Clara Shin poses on the cover, her eyes glinting in a seductive gaze. While cover judgment is typically discouraged, Maurene Goo’s “The Way You Make Me Feel” invites just that sort of temptation.
Goo’s book thrives not on elaborate insights but on lightheartedness. In her love letter to Los Angeles culture, Goo depicts a (not-so) typical father-daughter relationship with witty lines and laughs along the way.
“I knew I wanted this book to be about summer jobs and set in Los Angeles, the city where I was born and raised and that I love so much,” Goo said in an email interview. “So — a food truck was the perfect way for these characters to work and travel through the city at the same time.”
Meet Adrian — first-generation Korean-American immigrant food trucker, raised in Brazil. On top of that, he’s single-handedly raising his daughter, Clara Shin. Clara’s no angel, but she’s no devil, either. She’s just an attention seeker who doesn’t admire her dad’s magic the way everyone else does.
If anything, what Clara looks forward to is beach getaway resort days with her celebrity mother. But an incident caused by her ignorance changes everything when Adrian makes his mark and mandates her to take up a summer job. This summer job isn’t just anything — it’s weeks of taking orders on dad’s portable food truck, the KoBra, in the sweltering summer heat. The experience is a pendulum, much attributed to Clara’s moody personality.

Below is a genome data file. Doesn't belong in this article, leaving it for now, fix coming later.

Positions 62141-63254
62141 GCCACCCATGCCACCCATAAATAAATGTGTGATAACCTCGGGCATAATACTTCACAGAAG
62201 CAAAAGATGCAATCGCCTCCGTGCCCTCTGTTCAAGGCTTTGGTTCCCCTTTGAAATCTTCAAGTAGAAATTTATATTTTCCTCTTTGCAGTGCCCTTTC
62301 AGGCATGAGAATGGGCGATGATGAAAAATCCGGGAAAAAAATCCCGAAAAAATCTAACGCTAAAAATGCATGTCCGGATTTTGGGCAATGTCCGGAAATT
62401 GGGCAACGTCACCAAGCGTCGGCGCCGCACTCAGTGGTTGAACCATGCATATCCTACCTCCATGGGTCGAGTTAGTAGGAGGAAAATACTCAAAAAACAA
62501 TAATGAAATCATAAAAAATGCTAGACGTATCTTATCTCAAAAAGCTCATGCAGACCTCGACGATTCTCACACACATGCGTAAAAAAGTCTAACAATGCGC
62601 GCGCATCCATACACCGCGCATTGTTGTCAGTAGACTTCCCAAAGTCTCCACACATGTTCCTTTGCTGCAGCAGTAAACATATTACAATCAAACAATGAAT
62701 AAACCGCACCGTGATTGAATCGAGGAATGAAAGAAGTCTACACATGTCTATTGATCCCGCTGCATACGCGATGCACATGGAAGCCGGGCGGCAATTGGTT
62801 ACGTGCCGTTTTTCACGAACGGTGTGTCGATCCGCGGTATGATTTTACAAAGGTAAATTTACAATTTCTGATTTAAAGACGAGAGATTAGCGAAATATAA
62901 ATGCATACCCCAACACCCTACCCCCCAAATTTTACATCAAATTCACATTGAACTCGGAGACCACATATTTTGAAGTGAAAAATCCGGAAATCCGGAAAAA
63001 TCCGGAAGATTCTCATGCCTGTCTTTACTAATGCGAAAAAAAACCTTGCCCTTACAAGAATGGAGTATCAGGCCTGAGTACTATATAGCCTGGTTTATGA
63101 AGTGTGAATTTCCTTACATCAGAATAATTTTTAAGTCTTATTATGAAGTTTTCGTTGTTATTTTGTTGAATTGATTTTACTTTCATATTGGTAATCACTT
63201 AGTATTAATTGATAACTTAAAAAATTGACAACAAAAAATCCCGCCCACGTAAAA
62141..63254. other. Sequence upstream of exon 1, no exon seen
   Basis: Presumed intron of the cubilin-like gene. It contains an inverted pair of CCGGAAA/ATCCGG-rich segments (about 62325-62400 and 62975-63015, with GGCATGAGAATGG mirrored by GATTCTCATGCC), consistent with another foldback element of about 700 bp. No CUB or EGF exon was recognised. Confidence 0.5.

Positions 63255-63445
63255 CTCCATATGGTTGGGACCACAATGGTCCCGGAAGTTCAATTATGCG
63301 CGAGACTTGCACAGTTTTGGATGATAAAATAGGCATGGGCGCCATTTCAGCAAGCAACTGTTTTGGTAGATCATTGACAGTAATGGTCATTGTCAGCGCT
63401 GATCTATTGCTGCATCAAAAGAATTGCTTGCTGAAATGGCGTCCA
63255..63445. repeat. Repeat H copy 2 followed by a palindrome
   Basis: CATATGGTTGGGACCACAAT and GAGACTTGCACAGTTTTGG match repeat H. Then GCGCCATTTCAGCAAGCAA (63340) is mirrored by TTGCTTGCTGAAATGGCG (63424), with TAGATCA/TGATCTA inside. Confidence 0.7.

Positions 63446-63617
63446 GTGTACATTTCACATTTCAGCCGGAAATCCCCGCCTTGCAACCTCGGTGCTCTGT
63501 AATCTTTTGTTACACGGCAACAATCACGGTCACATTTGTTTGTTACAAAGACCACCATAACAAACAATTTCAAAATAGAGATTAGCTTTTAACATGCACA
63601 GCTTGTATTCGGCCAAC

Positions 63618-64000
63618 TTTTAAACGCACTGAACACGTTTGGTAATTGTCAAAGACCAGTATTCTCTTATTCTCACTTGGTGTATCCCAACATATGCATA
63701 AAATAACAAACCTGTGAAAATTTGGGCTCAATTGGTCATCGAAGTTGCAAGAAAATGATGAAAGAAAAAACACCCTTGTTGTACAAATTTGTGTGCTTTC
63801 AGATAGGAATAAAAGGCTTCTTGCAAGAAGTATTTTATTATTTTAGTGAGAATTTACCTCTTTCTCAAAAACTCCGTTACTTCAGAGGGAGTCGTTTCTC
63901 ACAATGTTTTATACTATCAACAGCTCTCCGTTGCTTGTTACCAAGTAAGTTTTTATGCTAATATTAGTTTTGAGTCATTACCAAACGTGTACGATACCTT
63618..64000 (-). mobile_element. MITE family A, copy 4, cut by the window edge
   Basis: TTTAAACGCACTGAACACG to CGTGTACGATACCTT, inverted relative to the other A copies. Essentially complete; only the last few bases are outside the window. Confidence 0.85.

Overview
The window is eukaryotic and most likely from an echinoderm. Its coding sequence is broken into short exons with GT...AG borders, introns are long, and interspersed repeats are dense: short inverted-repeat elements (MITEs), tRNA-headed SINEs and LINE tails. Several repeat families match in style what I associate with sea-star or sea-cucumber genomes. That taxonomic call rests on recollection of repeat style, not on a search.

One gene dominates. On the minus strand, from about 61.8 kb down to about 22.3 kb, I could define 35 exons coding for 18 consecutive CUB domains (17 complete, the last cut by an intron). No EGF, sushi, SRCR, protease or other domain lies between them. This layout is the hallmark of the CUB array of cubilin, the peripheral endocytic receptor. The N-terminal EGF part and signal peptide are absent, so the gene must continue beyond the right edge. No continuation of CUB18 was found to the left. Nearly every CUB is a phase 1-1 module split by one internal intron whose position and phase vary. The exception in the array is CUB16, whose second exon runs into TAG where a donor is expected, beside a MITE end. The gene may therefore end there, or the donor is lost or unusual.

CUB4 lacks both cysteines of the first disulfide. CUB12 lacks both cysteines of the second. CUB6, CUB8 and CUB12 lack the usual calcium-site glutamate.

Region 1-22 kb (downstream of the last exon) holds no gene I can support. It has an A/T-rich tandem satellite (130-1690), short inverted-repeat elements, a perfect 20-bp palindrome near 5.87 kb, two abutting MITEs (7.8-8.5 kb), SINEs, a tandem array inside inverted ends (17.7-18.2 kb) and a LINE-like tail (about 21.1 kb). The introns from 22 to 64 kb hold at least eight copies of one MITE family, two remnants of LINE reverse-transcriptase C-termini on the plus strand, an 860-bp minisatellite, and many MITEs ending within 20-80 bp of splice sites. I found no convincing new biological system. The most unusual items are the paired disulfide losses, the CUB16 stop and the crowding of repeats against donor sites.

Clara’s job journey unravels in sarcastic remarks that simultaneously defy silence and paint a picture of sacrifice. At the forefront is Adrian, the restaurateur who grapples with identity through food.
Other dynamic personalities lace the pages, as well. Hamlet and Rose are the try-hards who constantly defy racial barriers to seek the triumph. Mae, Clara’s mother, is a plastic personality, social-media influencer who exemplifies how Goo has striven to strike chords of relevancy.
“Social media is huge right now. I loved the idea of (Clara’s mom) being an influencer,” Goo said. “It’s kind of glamorous and aspirational, but I imagine that it can also feel a little hollow sometimes.”
Through her life experiences, Goo brings out a lively discussion on how to make “caring” shine through, particularly through cuisine. The personalities she depicts are not a careful arrangement, but a jumble of emotions trickling from the pages. They pour out sooner or later, manifesting into a common goal of the never-ending quest for identity and purpose.